Writer’s prompt: Take the following poorly written story and turn it into an amazing one of 400-600 words:

The door was opened and they looked out. She was very surprised. He looked very worried. They went quickly to find out more. She slowly picked up the object and it finally all made sense.

[Writer’s note: This piece was written in response to a specific challenge, initially to be included in the MarsLives! series of stories. While it received a commendation for world building, I have determined that most of the material does not fit within the rest of that universe, so I will be using this material only tangentially in the final work. I thought it might be interesting, though, for people to see how stories evolve in fits and starts.]


The lightness of Canara’s even, brown skin had less to do with genetics than with having lived her entire life under the dome that held in the air but kept out the sun’s harsh radiation. She stood looking through the ClearSteel viewport at the network of tunnels crisscrossing Level 2, yellow-zone region, New Mars settlement. Otthin sat behind her at a small table in the stark four-by-six-meter steel-and-rock room identical to all the crew quarters of the sector. His dark hair and pinkish skin told of a more recent immigration to the Red Planet. But both were miner moles through and through, better adapted to the depths of the planet than to the bright surface. They barely ever made it topside.

This sector belonged to Salvino Corp., an Earth-based mining outfit with sole rights to Mars ore extraction. They had staked their claim almost 150 years ago, first sending up automatic equipment, then people to establish the bases and crew the operation. Luna served as the go-between point, allowing equipment and ore to flow more smoothly between the planets than if the ships and stores had to go through Earth’s gravity. The system had worked seamlessly for most of that time, until about 20 years ago. The miners, feeling they were treated little better than slaves, had gone on their first strike, halting operations for almost two weeks before the company’s enforcers beat them into submission. And once they got replacement workers into orbit, they filled the mines with poison gas to rid themselves of the troublemakers. Tensions had been running high ever since.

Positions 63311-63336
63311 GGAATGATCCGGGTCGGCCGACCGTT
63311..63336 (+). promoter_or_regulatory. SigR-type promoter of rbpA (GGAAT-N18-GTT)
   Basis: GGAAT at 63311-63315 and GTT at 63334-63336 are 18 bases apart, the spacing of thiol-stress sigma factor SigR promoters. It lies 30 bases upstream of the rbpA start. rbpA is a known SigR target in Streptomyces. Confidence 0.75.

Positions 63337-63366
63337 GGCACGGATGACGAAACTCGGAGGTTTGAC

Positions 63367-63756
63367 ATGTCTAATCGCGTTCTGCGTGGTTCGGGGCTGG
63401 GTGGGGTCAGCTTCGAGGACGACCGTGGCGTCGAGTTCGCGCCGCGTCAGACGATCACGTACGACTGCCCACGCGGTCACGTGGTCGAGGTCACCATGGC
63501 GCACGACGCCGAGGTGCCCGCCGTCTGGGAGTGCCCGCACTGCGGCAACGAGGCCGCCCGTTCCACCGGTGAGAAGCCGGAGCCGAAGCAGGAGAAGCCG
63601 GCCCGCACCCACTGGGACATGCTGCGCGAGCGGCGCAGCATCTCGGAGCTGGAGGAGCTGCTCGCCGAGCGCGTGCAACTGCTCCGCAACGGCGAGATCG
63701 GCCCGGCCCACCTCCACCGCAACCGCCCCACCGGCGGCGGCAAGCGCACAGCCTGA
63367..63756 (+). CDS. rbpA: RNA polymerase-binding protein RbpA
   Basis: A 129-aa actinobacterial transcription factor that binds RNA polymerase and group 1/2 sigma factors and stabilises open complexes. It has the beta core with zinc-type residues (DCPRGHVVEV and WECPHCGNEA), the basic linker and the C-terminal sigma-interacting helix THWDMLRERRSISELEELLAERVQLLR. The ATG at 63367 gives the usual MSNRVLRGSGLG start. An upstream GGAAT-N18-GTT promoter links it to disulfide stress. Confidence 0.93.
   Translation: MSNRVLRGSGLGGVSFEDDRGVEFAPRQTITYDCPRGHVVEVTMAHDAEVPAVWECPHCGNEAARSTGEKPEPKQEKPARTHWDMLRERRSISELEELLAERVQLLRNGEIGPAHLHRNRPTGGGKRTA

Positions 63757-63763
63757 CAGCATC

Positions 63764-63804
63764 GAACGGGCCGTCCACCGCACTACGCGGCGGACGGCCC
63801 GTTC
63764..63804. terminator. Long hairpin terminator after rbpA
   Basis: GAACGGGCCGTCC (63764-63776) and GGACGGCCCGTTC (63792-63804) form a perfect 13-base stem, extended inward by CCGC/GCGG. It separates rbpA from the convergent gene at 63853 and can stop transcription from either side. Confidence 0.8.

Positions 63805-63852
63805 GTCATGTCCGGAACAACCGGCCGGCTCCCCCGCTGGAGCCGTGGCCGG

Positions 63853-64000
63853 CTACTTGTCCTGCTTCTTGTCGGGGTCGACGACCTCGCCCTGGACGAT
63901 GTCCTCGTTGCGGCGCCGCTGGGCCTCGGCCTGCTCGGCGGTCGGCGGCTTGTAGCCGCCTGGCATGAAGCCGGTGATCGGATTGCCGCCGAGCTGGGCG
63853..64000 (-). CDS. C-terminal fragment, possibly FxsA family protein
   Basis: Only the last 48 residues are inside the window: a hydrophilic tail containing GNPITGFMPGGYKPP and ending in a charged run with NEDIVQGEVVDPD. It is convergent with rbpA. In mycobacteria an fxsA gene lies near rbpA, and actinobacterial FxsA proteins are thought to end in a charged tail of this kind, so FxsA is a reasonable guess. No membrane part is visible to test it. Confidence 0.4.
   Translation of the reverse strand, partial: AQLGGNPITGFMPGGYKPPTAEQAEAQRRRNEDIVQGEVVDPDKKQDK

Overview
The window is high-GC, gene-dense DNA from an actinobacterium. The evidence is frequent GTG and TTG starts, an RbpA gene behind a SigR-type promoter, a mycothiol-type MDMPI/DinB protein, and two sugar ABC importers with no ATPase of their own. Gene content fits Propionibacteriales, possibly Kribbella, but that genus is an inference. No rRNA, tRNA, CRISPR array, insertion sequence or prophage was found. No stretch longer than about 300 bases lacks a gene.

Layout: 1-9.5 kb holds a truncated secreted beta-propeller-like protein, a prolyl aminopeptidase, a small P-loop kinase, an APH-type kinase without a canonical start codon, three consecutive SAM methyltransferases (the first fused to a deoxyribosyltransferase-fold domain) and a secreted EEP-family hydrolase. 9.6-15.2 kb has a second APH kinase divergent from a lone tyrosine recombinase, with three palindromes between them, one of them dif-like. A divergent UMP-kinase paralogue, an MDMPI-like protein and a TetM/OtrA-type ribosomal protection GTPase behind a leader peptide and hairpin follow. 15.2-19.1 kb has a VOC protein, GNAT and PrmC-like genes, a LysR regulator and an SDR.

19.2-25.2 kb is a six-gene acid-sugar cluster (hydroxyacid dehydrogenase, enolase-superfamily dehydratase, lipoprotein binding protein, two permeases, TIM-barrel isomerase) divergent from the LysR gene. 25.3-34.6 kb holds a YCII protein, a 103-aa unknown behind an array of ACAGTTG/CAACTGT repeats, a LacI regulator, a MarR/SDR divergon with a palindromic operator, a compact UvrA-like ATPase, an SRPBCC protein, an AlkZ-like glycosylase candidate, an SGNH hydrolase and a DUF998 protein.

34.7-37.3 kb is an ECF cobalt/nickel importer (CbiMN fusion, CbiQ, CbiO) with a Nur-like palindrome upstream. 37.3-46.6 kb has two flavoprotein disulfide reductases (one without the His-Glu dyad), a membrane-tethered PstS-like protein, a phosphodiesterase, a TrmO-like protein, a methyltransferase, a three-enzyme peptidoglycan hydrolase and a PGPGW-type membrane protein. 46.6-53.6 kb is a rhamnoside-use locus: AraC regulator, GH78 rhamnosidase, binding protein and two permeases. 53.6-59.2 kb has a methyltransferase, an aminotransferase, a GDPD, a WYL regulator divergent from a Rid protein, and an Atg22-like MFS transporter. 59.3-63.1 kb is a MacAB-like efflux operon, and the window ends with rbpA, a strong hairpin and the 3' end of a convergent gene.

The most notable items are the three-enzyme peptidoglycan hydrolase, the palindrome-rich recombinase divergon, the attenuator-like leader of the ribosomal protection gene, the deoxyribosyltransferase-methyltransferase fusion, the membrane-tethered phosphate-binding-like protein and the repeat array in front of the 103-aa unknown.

“What you lookin at?” Otthin queried.

Canara startled from her reverie. “Um, nothin. Nothin.” She moved away from the port and sat down at the table.

“That’s whole lot of nothin.”

“I thinkin ’bout the food. You know Salvino just gonna starve us out, you know?” A third-generation Martian, Canara’s accent was decidedly more pronounced then her companion’s.

“They sure try.”

“We no got any leverage. We no put in the work, they send in skippies. We good as dead. It be ’05 all over again.”

“Maybe not. We got Luna on our side now. They gonna get ‘tween us. This could end better.”

“You dreamin’ Otthin. We still miner moles. We nobody. We strike, no helpin us.”

“There be less ore now. Maybe they cut their losses. Figure givin us something better than the cost of shippin skippies. We should wait it out and see.”

There was a sudden sound outside the door to the compartment, a small “thump.” Canara and Otthin got up from their seats and walked over to the hatch. Silence. Canara opened the hatch door. A few feet from the doorway rested a circular metal object, about the size of a fist.

“What is it?” He couldn’t see past her.


They both walked out the hatch. Looking outward, Canara saw that such an object rested outside all the other compartments down the row. She stared at all of them with puzzlement. Otthin looked worried. They were the only ones out investigating.

Canara stooped down, picked up the object, and turned it over, feeling the depression switch on the grenade even as her thumb passed over it. It all made sense now. Salvino wasn’t going to starve the workers out or send in skippies, they were going to blast the rock open and make the remaining ore more accessible to their automated equipment. She had just a brief moment of clarity before the world exploded around them.

(c) 2017 Miriam Ruff All Rights Reserved